Automatically setup a development stack with Appsody


In a previous series of posts, I described how I set up Node.js in a Docker container for development on my macBook. It’s quite a lot of steps!

Well, there is a much simpler way - introducing Appsody.


Here’s what I did to download Appsody from GitHub and create my first project test1:

mkdir Appsody
cd Appsody
curl -GL -o appsody-homebrew-0.4.2.tar.gz ""
tar -xvf appsody-homebrew-0.4.2.tar.gz
mkdir test1
cd test1
../appsody init nodejs-express

Not sure why but at the the time of writing, appsody-0.4.2-darwin-amd64.tar did not include appsody-controller, so I used the homebrew package instead.

In this example, I used the nodejs-express template. To get a list of templates, run ../appsody list. Choose your poison: Spring Boot, Python Flask, Swift, Vert.x, etc.

The output of the init command is:

Running appsody init...
Downloading nodejs-express template project from
Download complete. Extracting files from nodejs-express.tar.gz
Setting up the development environment
Running command: docker[pull appsody/nodejs-express:0.2]
Running command: docker[run --rm --entrypoint /bin/bash appsody/nodejs-express:0.2 -c find /project -type f -name]
Successfully initialized Appsody project

You’ll also have to edit the Docker Preferences.. > File Sharing to add your working folder and the .appsody hidden folder:

Docker File Sharing Setup for Appsody folders


Now, execute ../appsody debug (or ../appsody run if you don’t intend to attach Visual Studio Code as the debugger):

Running debug environment
Running command: docker[pull appsody/nodejs-express:0.2]
Running docker command: docker[run --rm -p 3000:3000 -p 9229:9229 --name t1-dev -v /Users/usr/Work/Appsody/t1/:/project/user-app -v t1-deps:/project/user-app/node_modules -v /Users/usr/.appsody/appsody-controller:/appsody/appsody-controller -t --entrypoint /appsody/appsody-controller appsody/nodejs-express:0.2 --mode=debug]
[Container] Running Install: npm install --prefix user-app && npm audit fix --prefix user-app
[Container] [..................] | rollbackFailedOptional: verb npm-session e295audited 295 packages in 1.677s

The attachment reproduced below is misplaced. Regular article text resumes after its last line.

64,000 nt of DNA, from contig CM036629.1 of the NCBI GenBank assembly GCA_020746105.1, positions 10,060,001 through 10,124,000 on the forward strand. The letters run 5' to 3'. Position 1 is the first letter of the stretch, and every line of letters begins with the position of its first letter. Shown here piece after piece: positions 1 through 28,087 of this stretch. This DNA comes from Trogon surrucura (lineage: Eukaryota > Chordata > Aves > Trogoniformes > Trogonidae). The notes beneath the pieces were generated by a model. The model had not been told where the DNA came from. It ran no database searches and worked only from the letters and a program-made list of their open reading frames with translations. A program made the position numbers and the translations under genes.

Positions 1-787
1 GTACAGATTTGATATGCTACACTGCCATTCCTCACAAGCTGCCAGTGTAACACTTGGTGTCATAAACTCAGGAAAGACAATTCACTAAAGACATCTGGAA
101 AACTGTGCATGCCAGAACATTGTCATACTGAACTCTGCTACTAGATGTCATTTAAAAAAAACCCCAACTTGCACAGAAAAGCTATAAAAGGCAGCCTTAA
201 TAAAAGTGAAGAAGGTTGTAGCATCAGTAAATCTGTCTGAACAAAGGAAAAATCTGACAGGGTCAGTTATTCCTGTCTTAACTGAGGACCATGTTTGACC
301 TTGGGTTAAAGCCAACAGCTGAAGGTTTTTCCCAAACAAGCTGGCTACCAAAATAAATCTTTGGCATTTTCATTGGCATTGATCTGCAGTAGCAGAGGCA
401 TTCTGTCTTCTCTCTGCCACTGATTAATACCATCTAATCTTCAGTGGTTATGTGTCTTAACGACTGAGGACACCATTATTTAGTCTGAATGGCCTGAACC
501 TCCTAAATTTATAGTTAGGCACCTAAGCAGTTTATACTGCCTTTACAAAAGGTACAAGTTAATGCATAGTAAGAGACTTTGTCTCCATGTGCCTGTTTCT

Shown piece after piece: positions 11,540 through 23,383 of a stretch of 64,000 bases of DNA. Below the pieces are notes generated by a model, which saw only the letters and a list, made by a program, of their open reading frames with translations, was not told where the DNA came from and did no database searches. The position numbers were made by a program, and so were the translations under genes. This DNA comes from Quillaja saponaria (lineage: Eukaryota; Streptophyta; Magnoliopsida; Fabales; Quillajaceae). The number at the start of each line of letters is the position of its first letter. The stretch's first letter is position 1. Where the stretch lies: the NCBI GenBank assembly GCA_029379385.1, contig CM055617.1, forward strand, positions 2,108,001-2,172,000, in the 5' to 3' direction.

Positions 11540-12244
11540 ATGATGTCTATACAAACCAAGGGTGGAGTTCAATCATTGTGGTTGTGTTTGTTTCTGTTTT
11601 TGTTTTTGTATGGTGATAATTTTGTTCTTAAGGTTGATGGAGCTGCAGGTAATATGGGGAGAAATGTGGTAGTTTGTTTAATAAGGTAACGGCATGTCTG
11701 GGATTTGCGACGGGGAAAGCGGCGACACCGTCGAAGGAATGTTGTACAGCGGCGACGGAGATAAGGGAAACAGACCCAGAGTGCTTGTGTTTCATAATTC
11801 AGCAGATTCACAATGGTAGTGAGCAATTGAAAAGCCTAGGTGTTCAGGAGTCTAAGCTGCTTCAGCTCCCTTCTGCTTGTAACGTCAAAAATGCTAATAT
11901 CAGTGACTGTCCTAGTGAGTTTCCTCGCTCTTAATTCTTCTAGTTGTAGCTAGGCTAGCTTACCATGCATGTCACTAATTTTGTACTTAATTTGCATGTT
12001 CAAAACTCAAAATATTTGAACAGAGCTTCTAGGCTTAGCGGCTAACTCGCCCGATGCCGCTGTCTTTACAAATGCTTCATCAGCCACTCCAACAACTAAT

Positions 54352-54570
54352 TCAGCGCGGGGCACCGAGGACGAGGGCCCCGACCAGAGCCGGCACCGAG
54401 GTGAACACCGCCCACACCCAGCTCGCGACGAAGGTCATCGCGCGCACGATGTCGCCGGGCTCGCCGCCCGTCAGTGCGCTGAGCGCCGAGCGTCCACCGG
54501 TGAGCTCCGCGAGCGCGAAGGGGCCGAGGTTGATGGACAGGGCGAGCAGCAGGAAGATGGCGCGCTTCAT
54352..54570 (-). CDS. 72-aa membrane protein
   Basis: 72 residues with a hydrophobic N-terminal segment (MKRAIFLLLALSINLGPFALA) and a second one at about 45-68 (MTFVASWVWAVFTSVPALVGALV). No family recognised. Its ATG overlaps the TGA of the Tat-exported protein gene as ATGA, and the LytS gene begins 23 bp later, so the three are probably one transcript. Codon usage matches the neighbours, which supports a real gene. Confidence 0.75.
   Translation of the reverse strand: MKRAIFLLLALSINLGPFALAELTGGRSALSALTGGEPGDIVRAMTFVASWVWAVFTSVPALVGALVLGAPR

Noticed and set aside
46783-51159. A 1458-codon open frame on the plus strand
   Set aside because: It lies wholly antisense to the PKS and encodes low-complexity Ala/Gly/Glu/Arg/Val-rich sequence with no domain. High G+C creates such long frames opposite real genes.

[Container] found 0 vulnerabilities
[Container] [..................] | rollbackFailedOptional: timing audit body Comup to date in 0.919s
[Container] fixed 0 of 0 vulnerabilities in 295 scanned packages
[Container]    ╭────────────────────────────────────────────────────────────────╮
[Container]    │                                                                │
[Container]    │      New minor version of npm available! 6.9.0 -> 6.11.3       │
[Container]    │   Changelog:   │
[Container]    │               Run npm install -g npm to update!                │
[Container]    │                                                                │
[Container]    ╰────────────────────────────────────────────────────────────────╯
[Container] Running: npm run debug
[Container] > nodejs-express@0.2.5 debug /project
[Container] > node --inspect= server.js
[Container] Debugger listening on ws://
[Container] For help, see:
[Container] [Wed Sep  4 16:36:34 2019] INFO: Node Application Metrics (Agent Core 4.0.3)
[Container] [Wed Sep  4 16:36:34 2019] INFO: Connecting to broker localhost:1883
[Container] App started on PORT 3000

Now, you can check out these routes:

  • The app itself, on http://localhost:3000/
  • The health check endpoint, http://localhost:3000/health, which returns {"status":"UP","checks":[]} if all is good.
  • For Prometheus metrics, http://localhost:3000/metrics
  • And an Application Metrics dashboard during debugging http://localhost:3000/health

Open Visual Studio Code and drag the entire test1 folder into it. Apsody already has created a hidden .vscode folder and configured launch.json for debugging! Just hit Debug > Start Debugging:

Visual Studio Debugging the Appsody generated code running in a Docker container

Add a breakpoint on app.js, e.g. on the line res.send("Hello from Appsody!"); and open your browser to http://localhost:3000 - you’ll see the message Hello from Appsody!

const app = require('express')()
app.get('/', (req, res) => {
  res.send("Hello from Appsody!");
}); = app;

Make a change to the file, e.g. res.send("Greets from Appsody!");, save it, re-start debugging, refresh your browser... viola!


BTW, to stop the container, hit Ctrl-C.

And to “connect” to a container and inspect its contents or run commands within:

docker exec -it test1-dev bash

Here’s a screenshot of the Application Metrics dashboard http://localhost:3000/health including a flame graph during profiling:

Application Metrics Dashboard for Node.jsApplication Metrics Dashboard during profiling


Check out my previous post Setting up Node.js in a Docker container. I shared the individual docker commands to pull an image, then inject files, run interactive commands in the container to do more setup, and commit the new image.

Then, run the container with arguments to mount a Host folder and expose ports for the output and debugging. Ultimately, you’ll notice the docker command that is called during appsody debug is pretty similar to what I previously used:

docker run -it --rm -v $PWD:/code -p 8080:8080 -p nodemondev bash -c "cd /code && nodemon --inspect= hello.js"

And, finally, I previously described the manual steps to setup Visual Studio Code for debugging!

Appsody automates all that automagically and really makes my last post a colossal waste of effort. Life is that bit easier!

BTW Appsody is a piece of the project, which according to this blog, “brings together open source projects Knative, Istio, and Tekton, with new open projects Codewind, Appsody, and Razee into an end-to-end solution for you to architect, build, deploy, and manage the lifecycle of Kubernetes-based applications.”